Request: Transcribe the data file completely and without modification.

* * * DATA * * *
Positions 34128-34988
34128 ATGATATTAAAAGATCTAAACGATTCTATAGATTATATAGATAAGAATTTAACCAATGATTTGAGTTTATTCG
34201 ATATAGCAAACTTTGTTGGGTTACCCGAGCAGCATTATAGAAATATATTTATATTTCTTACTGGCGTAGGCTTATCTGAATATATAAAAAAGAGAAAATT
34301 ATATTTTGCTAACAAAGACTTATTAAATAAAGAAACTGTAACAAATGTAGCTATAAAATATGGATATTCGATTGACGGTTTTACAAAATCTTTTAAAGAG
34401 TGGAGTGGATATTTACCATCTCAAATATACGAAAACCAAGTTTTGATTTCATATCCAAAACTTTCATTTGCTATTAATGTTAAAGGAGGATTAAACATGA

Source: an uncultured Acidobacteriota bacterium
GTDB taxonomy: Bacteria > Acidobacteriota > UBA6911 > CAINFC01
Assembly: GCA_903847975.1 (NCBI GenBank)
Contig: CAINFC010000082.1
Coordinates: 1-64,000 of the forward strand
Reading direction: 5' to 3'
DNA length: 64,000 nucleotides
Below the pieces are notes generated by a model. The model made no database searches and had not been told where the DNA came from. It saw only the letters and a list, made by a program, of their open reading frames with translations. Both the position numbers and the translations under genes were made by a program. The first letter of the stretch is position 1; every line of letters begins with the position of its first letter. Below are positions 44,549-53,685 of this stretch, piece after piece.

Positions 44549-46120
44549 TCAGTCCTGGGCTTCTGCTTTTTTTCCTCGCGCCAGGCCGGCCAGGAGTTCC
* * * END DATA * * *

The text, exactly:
Positions 34128-34988
34128 ATGATATTAAAAGATCTAAACGATTCTATAGATTATATAGATAAGAATTTAACCAATGATTTGAGTTTATTCG
34201 ATATAGCAAACTTTGTTGGGTTACCCGAGCAGCATTATAGAAATATATTTATATTTCTTACTGGCGTAGGCTTATCTGAATATATAAAAAAGAGAAAATT
34301 ATATTTTGCTAACAAAGACTTATTAAATAAAGAAACTGTAACAAATGTAGCTATAAAATATGGATATTCGATTGACGGTTTTACAAAATCTTTTAAAGAG
34401 TGGAGTGGATATTTACCATCTCAAATATACGAAAACCAAGTTTTGATTTCATATCCAAAACTTTCATTTGCTATTAATGTTAAAGGAGGATTAAACATGA

Source: an uncultured Acidobacteriota bacterium
GTDB taxonomy: Bacteria > Acidobacteriota > UBA6911 > CAINFC01
Assembly: GCA_903847975.1 (NCBI GenBank)
Contig: CAINFC010000082.1
Coordinates: 1-64,000 of the forward strand
Reading direction: 5' to 3'
DNA length: 64,000 nucleotides
Below the pieces are notes generated by a model. The model made no database searches and had not been told where the DNA came from. It saw only the letters and a list, made by a program, of their open reading frames with translations. Both the position numbers and the translations under genes were made by a program. The first letter of the stretch is position 1; every line of letters begins with the position of its first letter. Below are positions 44,549-53,685 of this stretch, piece after piece.

Positions 44549-46120
44549 TCAGTCCTGGGCTTCTGCTTTTTTTCCTCGCGCCAGGCCGGCCAGGAGTTCC